Digitally-enabled consumers will be better informed and engaged
Digitally-enabled consumers will be better informed and engaged – and will judge Financial Services (FS) providers by the outcomes they deliver. Those outcomes will be broad, spanning the personal results secured for individual customers and the wider impacts on society; for example, customers will expect FS providers to be more inclusive and diverse. Those businesses that fall short will rapidly lose trust and, ultimately, the mandate to serve.
In this context, the regulatory agenda will shift away from product supervision, particularly as the traditional verticals of the sector break down. Instead, financial regulators will build new structures to monitor the activities of the firms they police.
As they do so, regulators will have access to new tools, with “regtech” solutions powered by AI and analytics, enabling more efficient and effective supervision. Regulators will also use these technologies to share information with one another, across both national and international boundaries, supporting efforts to combat financial crime.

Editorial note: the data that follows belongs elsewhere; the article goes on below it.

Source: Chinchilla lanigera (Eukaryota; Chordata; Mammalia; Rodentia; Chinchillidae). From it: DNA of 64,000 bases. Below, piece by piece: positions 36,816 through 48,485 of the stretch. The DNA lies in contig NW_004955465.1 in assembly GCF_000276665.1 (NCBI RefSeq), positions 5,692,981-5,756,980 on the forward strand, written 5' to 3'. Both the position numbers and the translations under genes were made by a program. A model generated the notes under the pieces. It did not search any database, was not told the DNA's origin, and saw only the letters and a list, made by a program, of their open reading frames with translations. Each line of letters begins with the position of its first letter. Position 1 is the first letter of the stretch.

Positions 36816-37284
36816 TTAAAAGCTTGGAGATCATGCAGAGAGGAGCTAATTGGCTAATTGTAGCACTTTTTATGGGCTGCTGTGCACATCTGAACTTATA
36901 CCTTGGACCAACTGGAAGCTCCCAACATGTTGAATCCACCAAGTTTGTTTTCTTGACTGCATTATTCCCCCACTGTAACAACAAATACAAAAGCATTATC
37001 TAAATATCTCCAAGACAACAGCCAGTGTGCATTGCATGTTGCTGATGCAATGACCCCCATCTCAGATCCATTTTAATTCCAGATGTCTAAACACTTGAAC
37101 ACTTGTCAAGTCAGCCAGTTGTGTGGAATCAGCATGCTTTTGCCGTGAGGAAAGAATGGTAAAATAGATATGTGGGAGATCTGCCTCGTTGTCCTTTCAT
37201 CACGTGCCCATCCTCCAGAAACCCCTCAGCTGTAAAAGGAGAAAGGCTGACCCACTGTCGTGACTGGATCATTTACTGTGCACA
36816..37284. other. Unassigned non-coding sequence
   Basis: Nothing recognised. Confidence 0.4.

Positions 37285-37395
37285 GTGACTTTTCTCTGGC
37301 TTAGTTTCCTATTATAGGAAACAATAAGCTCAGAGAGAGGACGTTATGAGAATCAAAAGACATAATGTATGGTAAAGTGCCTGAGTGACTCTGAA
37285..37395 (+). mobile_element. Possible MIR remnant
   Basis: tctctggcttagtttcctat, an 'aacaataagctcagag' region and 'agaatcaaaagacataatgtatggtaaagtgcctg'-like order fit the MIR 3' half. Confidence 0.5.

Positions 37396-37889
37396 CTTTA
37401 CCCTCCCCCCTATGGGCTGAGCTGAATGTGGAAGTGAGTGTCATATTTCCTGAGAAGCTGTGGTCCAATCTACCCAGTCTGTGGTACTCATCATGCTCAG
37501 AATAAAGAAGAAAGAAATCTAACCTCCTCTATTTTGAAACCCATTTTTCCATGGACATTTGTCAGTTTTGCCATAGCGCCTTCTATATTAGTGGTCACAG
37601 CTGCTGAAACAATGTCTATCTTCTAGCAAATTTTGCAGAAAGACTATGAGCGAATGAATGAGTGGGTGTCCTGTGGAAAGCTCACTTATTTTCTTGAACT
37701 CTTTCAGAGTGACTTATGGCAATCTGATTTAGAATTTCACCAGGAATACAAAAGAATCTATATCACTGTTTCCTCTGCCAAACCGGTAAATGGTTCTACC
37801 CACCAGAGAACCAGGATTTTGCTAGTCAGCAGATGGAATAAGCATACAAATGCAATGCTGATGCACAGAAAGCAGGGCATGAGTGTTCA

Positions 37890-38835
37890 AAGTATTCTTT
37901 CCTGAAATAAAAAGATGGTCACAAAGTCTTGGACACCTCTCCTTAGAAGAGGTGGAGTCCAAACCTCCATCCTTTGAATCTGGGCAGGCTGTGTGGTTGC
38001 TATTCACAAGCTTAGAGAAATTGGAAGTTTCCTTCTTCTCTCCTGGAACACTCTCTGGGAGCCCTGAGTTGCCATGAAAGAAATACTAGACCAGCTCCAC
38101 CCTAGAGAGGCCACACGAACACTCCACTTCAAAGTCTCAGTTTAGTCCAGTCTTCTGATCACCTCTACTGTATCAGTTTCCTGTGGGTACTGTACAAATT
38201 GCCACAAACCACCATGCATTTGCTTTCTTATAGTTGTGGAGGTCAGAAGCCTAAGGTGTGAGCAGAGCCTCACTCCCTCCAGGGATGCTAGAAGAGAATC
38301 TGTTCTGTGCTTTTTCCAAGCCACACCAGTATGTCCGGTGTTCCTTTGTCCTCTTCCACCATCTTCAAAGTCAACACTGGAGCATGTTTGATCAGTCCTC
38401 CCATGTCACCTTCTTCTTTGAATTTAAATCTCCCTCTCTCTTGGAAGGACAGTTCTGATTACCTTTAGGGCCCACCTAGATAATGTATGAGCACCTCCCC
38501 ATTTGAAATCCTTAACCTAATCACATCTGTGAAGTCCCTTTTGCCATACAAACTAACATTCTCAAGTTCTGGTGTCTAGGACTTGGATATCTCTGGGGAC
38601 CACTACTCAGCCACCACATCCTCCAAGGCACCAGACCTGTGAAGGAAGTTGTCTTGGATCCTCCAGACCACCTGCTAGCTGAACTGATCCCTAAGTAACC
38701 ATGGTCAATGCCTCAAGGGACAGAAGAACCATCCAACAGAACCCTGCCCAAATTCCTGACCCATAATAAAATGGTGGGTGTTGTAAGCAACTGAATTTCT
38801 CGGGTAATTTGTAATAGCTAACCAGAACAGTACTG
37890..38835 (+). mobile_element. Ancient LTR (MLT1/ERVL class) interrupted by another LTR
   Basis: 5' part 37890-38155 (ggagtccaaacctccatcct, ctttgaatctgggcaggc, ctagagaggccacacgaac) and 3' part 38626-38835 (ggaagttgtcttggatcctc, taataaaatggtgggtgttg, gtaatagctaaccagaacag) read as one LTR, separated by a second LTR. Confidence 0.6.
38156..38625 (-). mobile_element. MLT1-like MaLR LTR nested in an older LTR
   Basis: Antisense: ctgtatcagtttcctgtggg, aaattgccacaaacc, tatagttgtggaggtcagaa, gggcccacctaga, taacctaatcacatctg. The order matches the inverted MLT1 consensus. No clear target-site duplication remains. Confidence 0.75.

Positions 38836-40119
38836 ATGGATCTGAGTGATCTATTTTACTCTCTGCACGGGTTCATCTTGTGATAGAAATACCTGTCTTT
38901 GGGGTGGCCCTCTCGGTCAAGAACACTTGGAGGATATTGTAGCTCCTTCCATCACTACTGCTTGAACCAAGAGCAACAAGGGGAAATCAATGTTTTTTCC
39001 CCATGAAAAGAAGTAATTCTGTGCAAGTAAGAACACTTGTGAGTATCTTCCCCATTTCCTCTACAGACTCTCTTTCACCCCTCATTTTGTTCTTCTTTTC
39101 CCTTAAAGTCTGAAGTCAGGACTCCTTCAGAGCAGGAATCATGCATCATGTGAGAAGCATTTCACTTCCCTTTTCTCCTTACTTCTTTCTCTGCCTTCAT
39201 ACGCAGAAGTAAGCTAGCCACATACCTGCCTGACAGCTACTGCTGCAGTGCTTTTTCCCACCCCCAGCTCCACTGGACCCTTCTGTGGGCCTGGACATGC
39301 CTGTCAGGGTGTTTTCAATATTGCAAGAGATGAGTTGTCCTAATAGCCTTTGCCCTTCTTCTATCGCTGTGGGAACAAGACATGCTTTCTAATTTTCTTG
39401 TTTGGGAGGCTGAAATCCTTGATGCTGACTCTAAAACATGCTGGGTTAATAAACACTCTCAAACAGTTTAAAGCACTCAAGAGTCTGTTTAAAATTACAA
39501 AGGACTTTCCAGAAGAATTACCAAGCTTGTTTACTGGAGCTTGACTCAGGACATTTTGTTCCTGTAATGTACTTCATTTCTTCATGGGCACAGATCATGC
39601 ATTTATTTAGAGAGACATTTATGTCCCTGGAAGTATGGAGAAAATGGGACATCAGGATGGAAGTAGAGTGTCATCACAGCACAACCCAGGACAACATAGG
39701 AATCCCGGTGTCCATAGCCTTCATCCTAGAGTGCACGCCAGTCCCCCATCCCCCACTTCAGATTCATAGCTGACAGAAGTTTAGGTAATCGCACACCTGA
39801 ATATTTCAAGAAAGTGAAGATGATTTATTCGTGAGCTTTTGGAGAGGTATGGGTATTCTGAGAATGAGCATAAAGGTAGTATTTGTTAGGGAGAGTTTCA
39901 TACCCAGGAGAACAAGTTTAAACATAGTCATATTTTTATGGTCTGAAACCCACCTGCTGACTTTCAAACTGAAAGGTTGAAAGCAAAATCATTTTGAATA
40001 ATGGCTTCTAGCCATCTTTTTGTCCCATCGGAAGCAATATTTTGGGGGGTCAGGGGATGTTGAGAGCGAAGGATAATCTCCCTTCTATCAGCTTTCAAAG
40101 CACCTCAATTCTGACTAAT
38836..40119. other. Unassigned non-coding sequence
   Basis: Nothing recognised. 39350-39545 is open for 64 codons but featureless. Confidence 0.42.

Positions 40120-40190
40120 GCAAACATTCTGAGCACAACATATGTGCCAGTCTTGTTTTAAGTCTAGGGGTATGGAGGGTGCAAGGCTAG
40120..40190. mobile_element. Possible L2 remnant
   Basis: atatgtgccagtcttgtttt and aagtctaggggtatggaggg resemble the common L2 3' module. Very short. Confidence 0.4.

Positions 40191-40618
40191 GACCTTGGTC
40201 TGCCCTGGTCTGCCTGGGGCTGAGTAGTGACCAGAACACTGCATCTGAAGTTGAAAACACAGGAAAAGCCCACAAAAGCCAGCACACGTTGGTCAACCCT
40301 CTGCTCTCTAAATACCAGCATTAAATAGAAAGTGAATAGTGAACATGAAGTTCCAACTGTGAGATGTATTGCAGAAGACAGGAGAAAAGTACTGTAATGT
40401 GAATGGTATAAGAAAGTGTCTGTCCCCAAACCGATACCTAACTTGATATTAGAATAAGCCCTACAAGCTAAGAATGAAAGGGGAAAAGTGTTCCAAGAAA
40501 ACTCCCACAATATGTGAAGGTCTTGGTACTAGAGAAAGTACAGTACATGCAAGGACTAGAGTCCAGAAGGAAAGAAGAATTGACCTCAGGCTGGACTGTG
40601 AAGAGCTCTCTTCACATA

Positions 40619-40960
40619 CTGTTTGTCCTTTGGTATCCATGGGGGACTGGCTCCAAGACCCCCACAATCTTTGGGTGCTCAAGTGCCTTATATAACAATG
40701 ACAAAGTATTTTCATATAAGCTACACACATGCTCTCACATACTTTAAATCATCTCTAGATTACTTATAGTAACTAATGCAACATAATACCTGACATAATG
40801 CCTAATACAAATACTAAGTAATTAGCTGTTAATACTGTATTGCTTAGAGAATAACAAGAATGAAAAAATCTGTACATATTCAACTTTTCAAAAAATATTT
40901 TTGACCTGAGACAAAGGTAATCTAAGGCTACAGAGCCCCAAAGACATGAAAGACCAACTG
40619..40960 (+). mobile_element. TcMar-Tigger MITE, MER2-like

At the same time, an international consensus on data management and processing will protect the privacy and security of individuals – and provide standards and protocols for consent. Customers will therefore be more comfortable giving permissions. Digital identities, backed by governments, will be widespread, reducing the burden of anti-money-laundering and Know-Your-Customer regulation on customers while making life more difficult for fraudsters.
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